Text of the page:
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Honduran Cardinal Oscar Andrés Rodriguez Maradiaga

December 22, 2017 (LifeSiteNews) – Honduran Cardinal Oscar Andrés Rodriguez Maradiaga responded today to accusations of mishandling millions of dollars in funds belonging to a Catholic university and to his archdiocese, which were published yesterday in the Italian newspaper L’Espresso.

Rodriguez Maradiaga implied in an interview with Catholic News Agency that the accusations against him are the product of a disgruntled former university employee who had been fired from his job.

“A little more than one year ago, we had to fire a manager of the university because he was stealing,” the cardinal told CNA, and “shortly after, an anonymous defamatory paper was spread, filled with a series of calumnies of the kind published this week.”

The cardinal appears to be referring to the contents of a report that L’Espresso says was delivered to Pope Francis in May of this year, containing many accusations of financial mismanagement, including personal transfers of $40,000 monthly from the Catholic University of Honduras, Tegucigalpa, and over a million dollars transferred to a shady financial company that quickly folded after losing some of the funds in Germany.  

The accusations also include transfers of archdiocesan funds to an intimate male friend of the Auxiliary Bishop of Tegucigalpa, Juan José Pineda, for the purpose of purchasing a car and an apartment in the center of town, as well as other questionable transfers to vague programs under Pineda’s control.

The report made to Francis was the result of an investigation made by the Argentinean bishop Jorge Pedro Casaretto on behalf of the Vatican, according to L’Espresso. However, the newspaper claims that the report is not the anonymous attack to which the cardinal refers, but is the result of interviews with about fifty different people close to the cardinal, including diocesan administrators, clergymen, and even the cardinal’s secretary and chauffeur.

The cardinal admitted to CNA that the monthly payments described in the L’Espresso article did occur, but claimed that they were not sent to him privately, but rather to the Archdiocese of Tegucigalpa, which owns the university. He told CNA that the funds were transferred to “pay the seminarians’ tuition, to fund the building and renovations of churches and to provide economic assistance to priests in rural parishes or to priests who have no livelihood.”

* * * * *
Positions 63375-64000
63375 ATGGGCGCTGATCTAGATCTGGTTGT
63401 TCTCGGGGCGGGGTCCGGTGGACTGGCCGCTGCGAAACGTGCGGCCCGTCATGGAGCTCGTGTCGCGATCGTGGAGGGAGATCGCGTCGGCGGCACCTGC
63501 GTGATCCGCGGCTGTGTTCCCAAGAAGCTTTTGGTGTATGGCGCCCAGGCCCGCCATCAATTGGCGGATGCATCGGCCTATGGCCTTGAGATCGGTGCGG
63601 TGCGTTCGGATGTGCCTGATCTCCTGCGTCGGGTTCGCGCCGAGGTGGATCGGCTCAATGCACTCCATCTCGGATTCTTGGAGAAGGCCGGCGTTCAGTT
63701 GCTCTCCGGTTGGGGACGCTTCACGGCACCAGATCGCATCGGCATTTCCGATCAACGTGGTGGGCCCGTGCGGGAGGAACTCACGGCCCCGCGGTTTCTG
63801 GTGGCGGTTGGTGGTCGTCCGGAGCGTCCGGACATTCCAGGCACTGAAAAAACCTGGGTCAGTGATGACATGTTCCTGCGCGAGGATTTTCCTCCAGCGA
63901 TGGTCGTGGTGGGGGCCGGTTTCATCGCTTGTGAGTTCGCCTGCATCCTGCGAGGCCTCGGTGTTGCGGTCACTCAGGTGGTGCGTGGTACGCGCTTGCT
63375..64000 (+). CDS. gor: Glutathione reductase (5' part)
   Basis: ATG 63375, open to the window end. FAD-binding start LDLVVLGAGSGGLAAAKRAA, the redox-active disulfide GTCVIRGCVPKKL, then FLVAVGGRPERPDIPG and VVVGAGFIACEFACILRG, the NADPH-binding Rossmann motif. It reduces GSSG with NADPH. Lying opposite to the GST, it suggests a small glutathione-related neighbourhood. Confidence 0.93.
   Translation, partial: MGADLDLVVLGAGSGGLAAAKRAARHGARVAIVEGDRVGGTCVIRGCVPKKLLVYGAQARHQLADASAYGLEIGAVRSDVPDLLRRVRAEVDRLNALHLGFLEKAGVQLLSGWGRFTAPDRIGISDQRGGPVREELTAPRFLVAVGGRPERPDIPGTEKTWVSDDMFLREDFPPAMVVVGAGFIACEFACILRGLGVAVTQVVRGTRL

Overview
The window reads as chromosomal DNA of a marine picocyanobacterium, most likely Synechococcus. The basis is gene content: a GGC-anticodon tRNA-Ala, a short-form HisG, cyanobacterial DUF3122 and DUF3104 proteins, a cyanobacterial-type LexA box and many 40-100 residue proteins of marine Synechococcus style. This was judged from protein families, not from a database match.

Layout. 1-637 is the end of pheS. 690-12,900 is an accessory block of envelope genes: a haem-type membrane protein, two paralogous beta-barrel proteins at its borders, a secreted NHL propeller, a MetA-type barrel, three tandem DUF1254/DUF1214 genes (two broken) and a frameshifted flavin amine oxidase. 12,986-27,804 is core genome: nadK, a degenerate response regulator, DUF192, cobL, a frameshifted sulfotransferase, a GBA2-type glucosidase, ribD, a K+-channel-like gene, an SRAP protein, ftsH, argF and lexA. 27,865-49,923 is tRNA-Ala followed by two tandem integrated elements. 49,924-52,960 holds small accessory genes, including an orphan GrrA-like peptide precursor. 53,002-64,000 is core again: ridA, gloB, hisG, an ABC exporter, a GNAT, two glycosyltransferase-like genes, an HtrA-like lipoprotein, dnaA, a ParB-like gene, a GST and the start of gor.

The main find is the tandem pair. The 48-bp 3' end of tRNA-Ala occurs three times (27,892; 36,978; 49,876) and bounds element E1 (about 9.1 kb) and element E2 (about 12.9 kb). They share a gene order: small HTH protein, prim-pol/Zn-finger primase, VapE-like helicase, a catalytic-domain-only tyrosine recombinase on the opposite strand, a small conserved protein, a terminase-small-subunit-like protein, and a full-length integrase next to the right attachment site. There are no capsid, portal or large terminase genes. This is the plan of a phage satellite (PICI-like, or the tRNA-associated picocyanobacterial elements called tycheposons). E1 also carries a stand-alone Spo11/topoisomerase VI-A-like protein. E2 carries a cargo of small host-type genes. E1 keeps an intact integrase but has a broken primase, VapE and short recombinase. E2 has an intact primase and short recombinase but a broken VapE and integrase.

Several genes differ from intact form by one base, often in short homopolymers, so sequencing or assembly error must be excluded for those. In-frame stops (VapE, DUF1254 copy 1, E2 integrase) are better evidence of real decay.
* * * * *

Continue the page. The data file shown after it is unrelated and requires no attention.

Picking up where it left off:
The cardinal told CNA that his claim that the funds were transferred “in the name of the archdiocese” can be corroborated by priests, and added that “with these funds, we also help a lot of poor people that seek help every day.”

Rodriguez Maradiaga also admitted that Bishop Pineda had come under suspicion for personal misbehavior, and implied that the apostolic visit to his archdiocese by Bishop Casaretto was directed to accusations about Pineda, who he said had requested an apostolic visit to clear his name.

The cardinal implies that the accusations, some of which were already published over a year ago in the Honduran media, have surfaced recently in the Italian media as a ruse to pressure the pope to remove him, given that he will reach the age of 75 in only a few days, and will have to submit his resignation in accordance with canon law, a resignation the pope may accept or decline.

“Why have accusations that were published and dismissed one year ago been published now, only 8 days before I present my resignation to Pope Francis, since I will have reached the age limit of 75?” he asked, adding that he was determined to continue the reform process launched by Pope Francis.

Rodriguez Maradiaga has made name for himself as a defender of Pope Francis’ novelties and reform measures, including Francis’ push to give Holy Communion to divorced and invalidly remarried couples. He is also famous for his scathing personal attacks on the four “Dubia Cardinals” who have asked Pope Francis to clarify his teaching on the topic.

The cardinal is currently the leader of the pope’s “C9” Council of Cardinal Advisers, which are in the process of reforming the Vatican bureaucracy.